Sleeping over at a friend’s or relative’s house and going on school camp can be significant rites of passage. For many kids – and their parents – it’s a big deal to sleep somewhere else without mum or dad going with them.
But when a child gets around to completing this rite is highly subjective. There’s not a particular age when every child should jump at the chance of a sleepover or embrace the idea of a school camp, says WA parenting coach, Claire Eaton, of Creative Parenting.
“If everyone else’s child seems to be having sleepovers and yours still prefers not to go, that’s fine. They’re probably not ready or just don’t like the idea,” she says, adding that if possible don’t force your child to go on the sleepover, or create a stigma about them not wanting to go.
“Whatever you do, don’t label this activity according to age, such as ‘now you’re 11 you’re a big boy so it’s time to have a sleepovers.”
Child psychology practice Quirky Kids also says sleeping away from home is more about stage than age. “Sleepovers should only be encouraged if children are in a good night time routine at home.” So if they struggle to go to sleep without you lying next to them, or frequently end up sneaking into your bed at night, don’t rush them to start on the sleepover circuit.
“It’s a big step for many kids. There are many adults who don’t like staying at other people’s homes either, preferring their own beds and routines. Kids are the same,” says Claire.
What about school camps?
School camps are part of the curriculum and at many schools now can start in Year 3 or 4. These are quite different to a sleepover as they’re likely to involve anywhere from two to four nights being spent away from home, sleeping in a dorm or a tent, with mums and dads a fair distance away.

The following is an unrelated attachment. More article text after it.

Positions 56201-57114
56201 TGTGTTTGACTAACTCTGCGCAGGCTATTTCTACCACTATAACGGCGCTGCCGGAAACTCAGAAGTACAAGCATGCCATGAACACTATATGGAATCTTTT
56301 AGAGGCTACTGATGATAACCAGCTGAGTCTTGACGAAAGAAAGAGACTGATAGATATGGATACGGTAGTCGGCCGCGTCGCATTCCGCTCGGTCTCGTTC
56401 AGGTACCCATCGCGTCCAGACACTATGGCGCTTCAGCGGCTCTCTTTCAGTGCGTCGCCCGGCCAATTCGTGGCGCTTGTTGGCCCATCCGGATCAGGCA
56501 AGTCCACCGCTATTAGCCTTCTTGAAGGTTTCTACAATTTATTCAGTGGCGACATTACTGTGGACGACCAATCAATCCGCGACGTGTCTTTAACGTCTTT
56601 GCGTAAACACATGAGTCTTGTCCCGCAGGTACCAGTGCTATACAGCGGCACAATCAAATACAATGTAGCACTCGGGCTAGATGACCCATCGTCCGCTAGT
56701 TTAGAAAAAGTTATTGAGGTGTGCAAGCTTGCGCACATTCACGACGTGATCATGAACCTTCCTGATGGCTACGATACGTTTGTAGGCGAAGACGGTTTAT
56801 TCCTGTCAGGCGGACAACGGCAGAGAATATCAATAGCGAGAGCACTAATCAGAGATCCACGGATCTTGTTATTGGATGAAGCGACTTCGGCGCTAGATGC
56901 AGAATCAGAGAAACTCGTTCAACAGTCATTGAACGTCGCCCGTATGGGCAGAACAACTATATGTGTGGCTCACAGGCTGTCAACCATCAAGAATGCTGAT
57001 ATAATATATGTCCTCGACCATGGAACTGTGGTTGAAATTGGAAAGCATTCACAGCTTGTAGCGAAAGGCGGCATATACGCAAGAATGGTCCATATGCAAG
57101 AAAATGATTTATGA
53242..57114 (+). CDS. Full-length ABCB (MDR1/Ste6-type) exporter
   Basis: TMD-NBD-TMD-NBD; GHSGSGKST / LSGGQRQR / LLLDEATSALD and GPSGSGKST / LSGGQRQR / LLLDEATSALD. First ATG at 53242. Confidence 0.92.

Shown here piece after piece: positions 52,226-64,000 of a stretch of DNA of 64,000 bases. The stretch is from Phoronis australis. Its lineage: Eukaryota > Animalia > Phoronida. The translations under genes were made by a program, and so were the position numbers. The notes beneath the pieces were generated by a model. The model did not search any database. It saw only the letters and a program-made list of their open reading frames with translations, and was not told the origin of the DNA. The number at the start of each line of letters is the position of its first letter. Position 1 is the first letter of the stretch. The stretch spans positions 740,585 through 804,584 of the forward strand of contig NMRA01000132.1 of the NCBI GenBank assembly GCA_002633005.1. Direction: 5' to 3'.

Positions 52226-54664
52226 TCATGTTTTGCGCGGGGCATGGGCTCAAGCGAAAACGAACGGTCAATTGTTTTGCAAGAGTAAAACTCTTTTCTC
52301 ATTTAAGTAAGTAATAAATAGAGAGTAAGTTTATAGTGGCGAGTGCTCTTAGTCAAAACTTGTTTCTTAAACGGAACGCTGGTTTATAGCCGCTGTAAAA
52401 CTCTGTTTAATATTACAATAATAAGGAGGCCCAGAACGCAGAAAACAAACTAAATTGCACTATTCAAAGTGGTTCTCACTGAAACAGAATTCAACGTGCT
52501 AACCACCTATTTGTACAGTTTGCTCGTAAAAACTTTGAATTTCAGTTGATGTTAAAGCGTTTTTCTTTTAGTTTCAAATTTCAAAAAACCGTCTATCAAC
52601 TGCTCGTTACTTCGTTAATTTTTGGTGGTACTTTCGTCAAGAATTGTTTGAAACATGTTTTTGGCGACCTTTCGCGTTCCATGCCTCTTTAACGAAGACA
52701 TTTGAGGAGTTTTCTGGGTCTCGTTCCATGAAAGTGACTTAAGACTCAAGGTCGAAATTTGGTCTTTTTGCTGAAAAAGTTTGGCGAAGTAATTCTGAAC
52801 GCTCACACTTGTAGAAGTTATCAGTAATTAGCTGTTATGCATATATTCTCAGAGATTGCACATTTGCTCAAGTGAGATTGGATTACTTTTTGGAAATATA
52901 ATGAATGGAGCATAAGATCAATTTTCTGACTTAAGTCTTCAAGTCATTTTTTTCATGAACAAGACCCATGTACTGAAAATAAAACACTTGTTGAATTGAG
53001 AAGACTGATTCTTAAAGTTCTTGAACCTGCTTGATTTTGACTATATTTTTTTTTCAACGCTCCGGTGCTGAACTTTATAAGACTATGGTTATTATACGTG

Claire advises parents to start talking about school camp, and the total experience well before the day to leave arrives.
“Much is in the preparation,” she says. “As soon as you know that camp is coming – and most schools give good notice – start talking about what you know about their camp, your own camp experiences and if they have older siblings, their experiences.
“Go on to the internet and Google the campsite so they kids can see pictures of where they’re going. And encourage them to ask questions. If they’re nervous about anything, they’ll probably voice it around now.”
How to deal with anxious kids
The number one rule is not to say “everything will be all right” or “you’ll get over it.” Instead acknowledge their fear or anxiety up front and help your child come up with possible strategies or find the answers to their question themselves so they can deal with their issues.
“Generally noting is unfixable. But rather than step in and fix it for them parents can help their kids find the answers,” Claire says. “This helps build resilience and confidence in their ability to solve their own problems.”
3 ways to help your child sleep well in a strange place
- Ensure kids get a good sleep the night before. Being tired can make them more emotional and easily upset.
- Help them with the packing. Kids will feel more involved with the idea of going away if they’ve had to pack their stuff.
- Make sure that kids eat a good breakfast before setting off.
Claire suggests that kids, particularly those who are a little nervous, are encouraged to pack a small and private memento to take with them – it could be a special photo, or a favourite rock or crystal, or even a teddy. Putting their favourite soft toy in the bottom of their sleeping bag means they have the comfort of knowing it’s there without everyone else knowing about it too. These tips also work well if you have a child that likes routine and is unsettled by the prospect of sleeping away from home, for example at holiday time when visiting friends or relatives.
“Explain that going away will be a great experience but you understand that there may be times they’re homesick or not as comfortable as they would feel at home, and discuss ways they can manage that,” Claire says.